Protect Kids from Sun

Protect Kids from Sun

Long sunny days can present a conundrum for parents—and Andrew Krakowski, MD, one of the region’s only board-certified pediatric dermatologists, understands. “We want kids to enjoy being outside. But the skin is the body’s largest organ, and it’s our primary shield against the environment. That means it takes the brunt of sun damage.”

With a bit of forethought and some simple actions, parents can help keep kids safe from sun damage.

“Be aware that certain medications can increase your sensitivity to the sun,” Dr. Krakowski explains. “For example, doxycycline is an oral antibiotic for acne that can make a sunburn more severe. Some supplements, naturopathic remedies, even common backyard plants can cause reactions.”

Basal cell carcinomas can result from chronic exposure to ultraviolet rays. “I’ve seen kids under 18 with basal cell skin cancers,” he says. “It’s rare, but it happens.” He adds that immunosuppressant drugs can also make it easier for cancerous cells to grow.

Cut back on sun exposure by encouraging outdoor playtime in the early morning or late afternoon hours, when the sun’s rays are less intense.

Wear UV-protective clothing; a higher UPF number is better. “The styles of these garments have changed,” Dr. Krakowski adds, “making it less obvious that you’re wearing something special.” “Swim shirts,” a variation on surfers’ rash guards, are becoming popular, too. They’re lightweight, waterproof, and offer good protection.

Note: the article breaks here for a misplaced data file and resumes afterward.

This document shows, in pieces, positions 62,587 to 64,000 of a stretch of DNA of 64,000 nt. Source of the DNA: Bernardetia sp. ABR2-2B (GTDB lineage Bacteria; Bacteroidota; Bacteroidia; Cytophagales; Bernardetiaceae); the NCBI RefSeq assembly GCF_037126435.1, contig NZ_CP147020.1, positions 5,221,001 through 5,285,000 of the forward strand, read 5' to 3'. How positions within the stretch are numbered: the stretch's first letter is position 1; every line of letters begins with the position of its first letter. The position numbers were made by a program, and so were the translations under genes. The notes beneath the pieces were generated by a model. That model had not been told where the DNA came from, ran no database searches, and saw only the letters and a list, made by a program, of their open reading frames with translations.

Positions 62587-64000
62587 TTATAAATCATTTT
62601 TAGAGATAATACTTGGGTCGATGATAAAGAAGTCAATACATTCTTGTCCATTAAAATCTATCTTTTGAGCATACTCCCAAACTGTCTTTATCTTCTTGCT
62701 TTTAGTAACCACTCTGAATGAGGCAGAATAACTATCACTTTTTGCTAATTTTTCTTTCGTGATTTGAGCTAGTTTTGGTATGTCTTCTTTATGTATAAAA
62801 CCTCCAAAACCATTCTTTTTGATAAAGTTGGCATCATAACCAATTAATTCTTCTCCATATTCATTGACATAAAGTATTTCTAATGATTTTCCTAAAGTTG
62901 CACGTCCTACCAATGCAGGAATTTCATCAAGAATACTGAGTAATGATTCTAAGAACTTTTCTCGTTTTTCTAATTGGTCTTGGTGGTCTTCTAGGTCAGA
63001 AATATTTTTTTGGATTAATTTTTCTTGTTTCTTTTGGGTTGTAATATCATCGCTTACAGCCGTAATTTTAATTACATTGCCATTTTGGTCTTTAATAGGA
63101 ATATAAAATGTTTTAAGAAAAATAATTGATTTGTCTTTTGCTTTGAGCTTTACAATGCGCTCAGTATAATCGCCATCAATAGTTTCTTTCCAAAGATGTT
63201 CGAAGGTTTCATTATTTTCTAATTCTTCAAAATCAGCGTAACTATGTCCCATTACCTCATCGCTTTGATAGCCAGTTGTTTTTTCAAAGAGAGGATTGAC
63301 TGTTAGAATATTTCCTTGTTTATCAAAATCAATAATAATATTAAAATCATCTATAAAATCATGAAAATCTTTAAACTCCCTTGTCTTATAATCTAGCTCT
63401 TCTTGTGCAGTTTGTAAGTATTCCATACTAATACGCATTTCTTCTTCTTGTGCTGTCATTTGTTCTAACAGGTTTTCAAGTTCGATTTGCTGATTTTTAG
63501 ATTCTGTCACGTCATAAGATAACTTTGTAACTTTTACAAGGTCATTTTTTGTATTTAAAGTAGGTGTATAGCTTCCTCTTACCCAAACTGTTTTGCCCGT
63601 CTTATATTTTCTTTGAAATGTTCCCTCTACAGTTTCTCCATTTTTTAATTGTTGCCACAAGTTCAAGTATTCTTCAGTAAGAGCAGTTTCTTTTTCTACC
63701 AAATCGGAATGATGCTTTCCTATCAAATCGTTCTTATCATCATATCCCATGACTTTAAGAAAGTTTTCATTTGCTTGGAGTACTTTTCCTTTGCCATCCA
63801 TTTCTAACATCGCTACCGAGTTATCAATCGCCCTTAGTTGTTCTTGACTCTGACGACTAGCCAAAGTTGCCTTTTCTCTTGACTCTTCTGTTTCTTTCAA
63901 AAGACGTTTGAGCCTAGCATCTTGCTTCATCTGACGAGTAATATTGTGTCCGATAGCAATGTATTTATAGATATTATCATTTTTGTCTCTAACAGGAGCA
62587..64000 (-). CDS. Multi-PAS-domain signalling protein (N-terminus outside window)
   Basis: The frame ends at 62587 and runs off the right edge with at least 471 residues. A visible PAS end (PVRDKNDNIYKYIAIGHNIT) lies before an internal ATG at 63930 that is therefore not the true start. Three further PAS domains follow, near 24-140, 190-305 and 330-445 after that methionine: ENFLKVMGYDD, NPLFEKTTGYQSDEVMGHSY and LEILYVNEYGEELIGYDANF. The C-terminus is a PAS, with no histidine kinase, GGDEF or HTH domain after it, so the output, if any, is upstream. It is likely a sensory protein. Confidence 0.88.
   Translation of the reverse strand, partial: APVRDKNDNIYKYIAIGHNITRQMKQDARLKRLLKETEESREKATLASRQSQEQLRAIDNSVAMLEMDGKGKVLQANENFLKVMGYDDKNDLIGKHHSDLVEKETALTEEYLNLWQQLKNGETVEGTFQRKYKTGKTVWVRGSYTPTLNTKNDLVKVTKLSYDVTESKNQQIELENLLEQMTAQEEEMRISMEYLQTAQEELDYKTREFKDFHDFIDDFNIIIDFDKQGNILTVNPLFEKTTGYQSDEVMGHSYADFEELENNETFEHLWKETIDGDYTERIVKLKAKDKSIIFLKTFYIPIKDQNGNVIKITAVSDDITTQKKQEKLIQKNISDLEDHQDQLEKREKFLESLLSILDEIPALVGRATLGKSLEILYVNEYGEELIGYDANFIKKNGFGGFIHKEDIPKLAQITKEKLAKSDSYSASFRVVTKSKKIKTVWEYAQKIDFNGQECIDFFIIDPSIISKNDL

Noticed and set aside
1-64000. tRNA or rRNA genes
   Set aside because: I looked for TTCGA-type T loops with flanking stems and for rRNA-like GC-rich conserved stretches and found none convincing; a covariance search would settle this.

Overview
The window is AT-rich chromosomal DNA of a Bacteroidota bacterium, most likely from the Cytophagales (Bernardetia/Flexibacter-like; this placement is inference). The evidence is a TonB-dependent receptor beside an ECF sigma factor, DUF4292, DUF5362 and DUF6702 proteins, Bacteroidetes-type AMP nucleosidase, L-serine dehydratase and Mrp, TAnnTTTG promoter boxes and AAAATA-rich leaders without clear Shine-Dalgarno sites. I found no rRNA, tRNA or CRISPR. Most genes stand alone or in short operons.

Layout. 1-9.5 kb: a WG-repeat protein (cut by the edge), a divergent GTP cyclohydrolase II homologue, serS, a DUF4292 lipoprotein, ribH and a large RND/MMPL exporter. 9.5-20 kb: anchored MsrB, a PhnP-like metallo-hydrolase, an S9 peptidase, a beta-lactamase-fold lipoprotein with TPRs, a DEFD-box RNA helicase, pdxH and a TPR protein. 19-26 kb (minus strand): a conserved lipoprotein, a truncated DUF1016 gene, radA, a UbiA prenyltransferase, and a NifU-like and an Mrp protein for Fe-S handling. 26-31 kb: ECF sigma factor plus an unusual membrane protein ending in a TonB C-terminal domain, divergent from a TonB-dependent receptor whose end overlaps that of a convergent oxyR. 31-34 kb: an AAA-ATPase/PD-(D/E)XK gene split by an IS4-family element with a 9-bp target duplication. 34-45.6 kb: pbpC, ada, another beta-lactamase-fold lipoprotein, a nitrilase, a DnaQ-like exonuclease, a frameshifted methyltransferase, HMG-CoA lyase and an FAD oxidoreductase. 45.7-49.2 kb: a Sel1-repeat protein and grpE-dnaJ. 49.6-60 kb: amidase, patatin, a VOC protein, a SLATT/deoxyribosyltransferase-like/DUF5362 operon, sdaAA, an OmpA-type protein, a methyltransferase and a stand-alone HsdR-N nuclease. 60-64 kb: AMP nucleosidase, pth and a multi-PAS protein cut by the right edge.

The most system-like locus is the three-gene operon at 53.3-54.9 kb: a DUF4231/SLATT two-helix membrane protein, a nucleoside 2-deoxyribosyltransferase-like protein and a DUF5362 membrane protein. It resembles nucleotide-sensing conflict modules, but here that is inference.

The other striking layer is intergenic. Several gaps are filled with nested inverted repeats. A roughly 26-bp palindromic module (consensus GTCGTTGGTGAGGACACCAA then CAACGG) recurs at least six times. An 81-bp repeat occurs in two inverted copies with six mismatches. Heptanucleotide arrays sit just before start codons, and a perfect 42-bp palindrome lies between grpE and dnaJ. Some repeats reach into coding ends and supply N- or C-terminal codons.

If you’re not covered by clothing, use a good sunscreen. “A good choice is a broad-spectrum screen against both UVA and UVB rays, that has an SPF rating of 50 or higher. But don’t presume that a higher rating means you can skimp on the application. “As a rule, we don’t use enough sunscreen,” he continues. “For the best effect, you should use from 1 to 1-1/2 ounces to cover your whole body.”

Dr. Krakowski offers some final advice: “Any time there’s sun-related pain, that’s a cause for alarm. And if a sunburn develops blisters, that’s a second-degree burn and needs professional evaluation.”


Dr. Krakowski recently opened his new practice, St. Luke’s Dermatology. Although he specializes in pediatric dermatology, he sees patients of all ages for conditions ranging from acne and eczema to carcinoma and melanoma. He also collaborates with other specialists to achieve the best possible outcomes.

Currently located at St. Luke’s Center Valley Health Center, he plans to establish a second office at St. Luke’s Anderson Campus in Easton.

5445 Lanark Road  |  Suite 300
Center Valley  |  484-503-SKIN (7546)

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